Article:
The relations between the brothers were strained and in 1937 they became particularly tense and bitter. Keith was apprehensive that his brother Charles was taking advantage of his father, who was in feeble condition, so that Keith's interests were suffering thereby. Accordingly, on May 24 and again on June 1, 1937 Keith wrote to his father complaining at length that Charles had received greater financial assistance from his father than he had, emphasizing particularly the gift to Charles of one-half of the apartment house and the value to Charles of his connection with the newspaper. In response Mr. Carlin wrote a letter to Keith saying that he was the sole owner of the Alexandria Gazette and that the stock of the corporation was held in trust for him by John W. Tulloch. This letter was witnessed by the son-in-law of Keith on June 12, 1937 and Keith carefully preserved it. Mr. Carlin rapidly failed physically during the summer of 1937 but except for lapses of memory his mental condition was good. Keith dined with his father nearly every night. He testified that he questioned his father about his stock in the newspaper corporation and about his apartment house and other properties, and that his father said that he had put all of the stock in trust with Tulloch to hold for him until he issued instructions as to its disposition. On August 31, 1937 Mr. Carlin wrote to Tulloch notifying him of the termination of the trust of the stock and demanding the return of the certificates.
On the same day Mr. Carlin made a will in which he left his real estate to his wife for life with remainder, except as to the apartment house, to his two sons as tenants in common. He devised his one-half interest in the apartment house to Keith. He bequeathed his stock in the Alexandria Gazette Corporation, which he described in his will as owned or held in trust for him by Tulloch, to his sons as executors and trustees, to pay the net income to his wife for life and upon her death to divide the stock in such a way that Charles should receive a number of shares which, if added to those he then owned would give him 50 per cent. of the total, and he bequeathed the remaining 50 per cent. to Keith. Two weeks later, however, on September 15, 1937 Mr. Carlin revoked the will stating that he had made it in the belief, which proved to be incorrect, that his son Charles was about to die.
The next month, on October 19, 1937 Mr. Carlin conveyed his one-half interest in the apartment house to Keith but Mrs. Carlin did not join in the conveyance. Keith testified in respect to this transaction that there were two law suits pending against his father in the District of Columbia, and that the lawyers advised his father to divest himself of his real estate in the District of Columbia; and since he intended to give Keith the one-half interest in any event, this was a good time to do it, especially as it did not require as much capacity in Keith's opinion to execute a deed as to execute a will.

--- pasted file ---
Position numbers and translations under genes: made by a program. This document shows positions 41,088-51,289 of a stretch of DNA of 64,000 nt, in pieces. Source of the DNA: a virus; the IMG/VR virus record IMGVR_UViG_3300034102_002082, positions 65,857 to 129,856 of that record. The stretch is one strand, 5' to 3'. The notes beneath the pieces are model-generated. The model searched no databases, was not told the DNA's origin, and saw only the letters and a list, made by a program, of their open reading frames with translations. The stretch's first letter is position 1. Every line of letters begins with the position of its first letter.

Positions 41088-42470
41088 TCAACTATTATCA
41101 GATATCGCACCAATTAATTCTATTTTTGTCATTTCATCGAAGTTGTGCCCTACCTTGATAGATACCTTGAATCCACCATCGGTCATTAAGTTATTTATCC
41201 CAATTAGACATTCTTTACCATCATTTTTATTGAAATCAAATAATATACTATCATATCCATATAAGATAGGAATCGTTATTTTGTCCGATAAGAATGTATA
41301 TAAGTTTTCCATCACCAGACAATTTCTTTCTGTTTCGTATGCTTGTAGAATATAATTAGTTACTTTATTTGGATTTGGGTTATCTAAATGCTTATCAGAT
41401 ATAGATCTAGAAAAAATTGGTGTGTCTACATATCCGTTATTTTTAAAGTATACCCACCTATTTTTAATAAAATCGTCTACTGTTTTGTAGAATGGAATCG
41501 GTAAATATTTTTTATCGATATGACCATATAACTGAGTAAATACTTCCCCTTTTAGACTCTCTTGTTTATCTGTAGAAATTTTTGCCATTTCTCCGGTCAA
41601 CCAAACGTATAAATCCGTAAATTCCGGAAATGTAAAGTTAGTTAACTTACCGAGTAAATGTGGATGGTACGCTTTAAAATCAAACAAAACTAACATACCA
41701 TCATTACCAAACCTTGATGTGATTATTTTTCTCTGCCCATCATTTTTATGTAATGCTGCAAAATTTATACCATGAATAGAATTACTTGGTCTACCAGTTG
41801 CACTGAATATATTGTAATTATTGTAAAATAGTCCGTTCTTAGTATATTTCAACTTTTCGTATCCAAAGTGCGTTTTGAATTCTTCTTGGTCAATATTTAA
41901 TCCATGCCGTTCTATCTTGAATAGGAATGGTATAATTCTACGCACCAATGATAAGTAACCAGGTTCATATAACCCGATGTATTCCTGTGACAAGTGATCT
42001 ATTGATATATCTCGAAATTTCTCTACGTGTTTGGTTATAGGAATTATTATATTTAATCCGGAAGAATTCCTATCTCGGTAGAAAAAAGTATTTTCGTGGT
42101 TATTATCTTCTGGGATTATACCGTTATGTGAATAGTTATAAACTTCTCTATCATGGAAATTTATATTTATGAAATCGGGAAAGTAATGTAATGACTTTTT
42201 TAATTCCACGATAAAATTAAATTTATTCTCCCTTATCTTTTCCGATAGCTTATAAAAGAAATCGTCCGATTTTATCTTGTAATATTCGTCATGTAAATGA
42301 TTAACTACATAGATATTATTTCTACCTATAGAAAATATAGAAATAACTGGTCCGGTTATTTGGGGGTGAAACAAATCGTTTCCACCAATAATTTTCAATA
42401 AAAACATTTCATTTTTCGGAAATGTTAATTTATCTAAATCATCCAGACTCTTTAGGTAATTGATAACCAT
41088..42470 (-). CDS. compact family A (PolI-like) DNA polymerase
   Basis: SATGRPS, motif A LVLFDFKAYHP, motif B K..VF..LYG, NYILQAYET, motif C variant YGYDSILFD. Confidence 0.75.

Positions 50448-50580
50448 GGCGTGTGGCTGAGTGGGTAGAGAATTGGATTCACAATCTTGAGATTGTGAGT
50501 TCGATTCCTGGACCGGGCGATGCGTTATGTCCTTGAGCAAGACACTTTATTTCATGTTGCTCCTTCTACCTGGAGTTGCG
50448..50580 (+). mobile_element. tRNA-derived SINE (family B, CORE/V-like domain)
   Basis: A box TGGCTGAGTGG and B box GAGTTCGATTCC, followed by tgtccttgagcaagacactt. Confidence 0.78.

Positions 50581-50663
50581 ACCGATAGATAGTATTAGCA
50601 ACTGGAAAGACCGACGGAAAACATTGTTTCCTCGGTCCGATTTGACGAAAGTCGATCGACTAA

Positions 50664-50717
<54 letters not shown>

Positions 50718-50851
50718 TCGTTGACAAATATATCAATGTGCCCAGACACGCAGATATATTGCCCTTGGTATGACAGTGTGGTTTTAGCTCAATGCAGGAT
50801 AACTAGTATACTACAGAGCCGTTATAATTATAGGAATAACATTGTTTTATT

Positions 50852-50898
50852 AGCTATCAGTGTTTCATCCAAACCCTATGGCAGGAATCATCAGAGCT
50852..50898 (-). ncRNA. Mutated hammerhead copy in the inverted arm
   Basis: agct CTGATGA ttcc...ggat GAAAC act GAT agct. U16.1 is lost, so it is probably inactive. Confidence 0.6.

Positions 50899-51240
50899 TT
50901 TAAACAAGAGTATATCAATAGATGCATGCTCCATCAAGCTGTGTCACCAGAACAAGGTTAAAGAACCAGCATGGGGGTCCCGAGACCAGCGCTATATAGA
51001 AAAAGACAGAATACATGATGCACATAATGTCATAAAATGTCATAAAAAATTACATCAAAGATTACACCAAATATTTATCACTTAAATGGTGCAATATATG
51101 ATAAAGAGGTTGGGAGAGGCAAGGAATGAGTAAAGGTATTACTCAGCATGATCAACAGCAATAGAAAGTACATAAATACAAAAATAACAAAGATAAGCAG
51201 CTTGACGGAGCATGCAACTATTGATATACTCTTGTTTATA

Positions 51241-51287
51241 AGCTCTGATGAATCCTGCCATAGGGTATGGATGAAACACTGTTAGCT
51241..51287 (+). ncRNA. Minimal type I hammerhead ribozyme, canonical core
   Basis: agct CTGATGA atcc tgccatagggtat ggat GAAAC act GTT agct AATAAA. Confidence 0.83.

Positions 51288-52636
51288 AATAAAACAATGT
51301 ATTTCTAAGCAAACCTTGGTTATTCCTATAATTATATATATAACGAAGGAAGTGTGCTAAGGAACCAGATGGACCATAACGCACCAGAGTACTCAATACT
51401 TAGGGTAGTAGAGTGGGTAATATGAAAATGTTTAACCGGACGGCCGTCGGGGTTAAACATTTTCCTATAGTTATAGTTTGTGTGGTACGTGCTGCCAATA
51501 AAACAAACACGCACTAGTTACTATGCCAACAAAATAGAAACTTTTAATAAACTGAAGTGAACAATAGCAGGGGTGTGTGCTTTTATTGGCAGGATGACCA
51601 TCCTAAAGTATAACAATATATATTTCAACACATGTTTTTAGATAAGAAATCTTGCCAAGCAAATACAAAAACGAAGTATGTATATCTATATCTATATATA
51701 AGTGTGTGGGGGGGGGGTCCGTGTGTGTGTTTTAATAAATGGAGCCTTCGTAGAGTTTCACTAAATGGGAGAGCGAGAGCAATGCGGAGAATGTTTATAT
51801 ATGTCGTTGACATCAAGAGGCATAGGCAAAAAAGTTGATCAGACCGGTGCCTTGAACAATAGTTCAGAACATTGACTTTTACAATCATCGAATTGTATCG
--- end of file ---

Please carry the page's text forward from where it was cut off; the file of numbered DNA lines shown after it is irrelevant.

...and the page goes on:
On October 10, 1938, Keith, having noticed a statement of ownership published in the Alexandria Gazette to the effect that the stock of the corporation was
Thus matters stood on October 14, 1938, when Mr. Carlin died. Thereafter certain probate proceedings in his estate were filed in the Corporation Court of the City of Alexandria and certain negotiations took place between the interested parties which led to the agreement of settlement which is now attacked as fraudulent. Mrs. Carlin filed for probate a will of her husband executed on August 16, 1892 wherein he left all of his property to her. Keith and Charles were summoned in these proceedings and Charles assented to the probate of the will. Keith objected to the jurisdiction of the court on the ground that his father was a resident of Washington and objected to the validity of the service of the summons upon him. He also produced a copy of his father's will of August 31, 1937, which had been filed with the Register of Wills in Washington. Charles on his part produced the revocation of that will on September 15, 1937; and the case was set for argument on December 19, 1938.
Meanwhile, on December 5, 1938 Keith wrote Charles suggesting that the dispute over the wills be submitted to arbitrators which he named, but Charles rejected the proposal and informed Keith that other persons, including a minor, had an interest in the Gazette. Keith wrote an angry letter in reply in which he accused his brother of false conduct, hypocrisy, and fraudulent schemes over a period of three or four years.
Both brothers were represented by able counsel and Keith himself, being of an aggressive temperament, took an active part in the negotiations. On December 16, 1938 he sent to Charles a rough draft of a proposed settlement, the heart of which, as he stated to his lawyer, was that he got the apartment house, Charles got the Alexandria Gazette and the mother got all of the income from both properties as well as the net income from her husband's estate for life, together with a rent free apartment. The negotiations proceeded over a course of months and were delayed to some extent by sickness of counsel.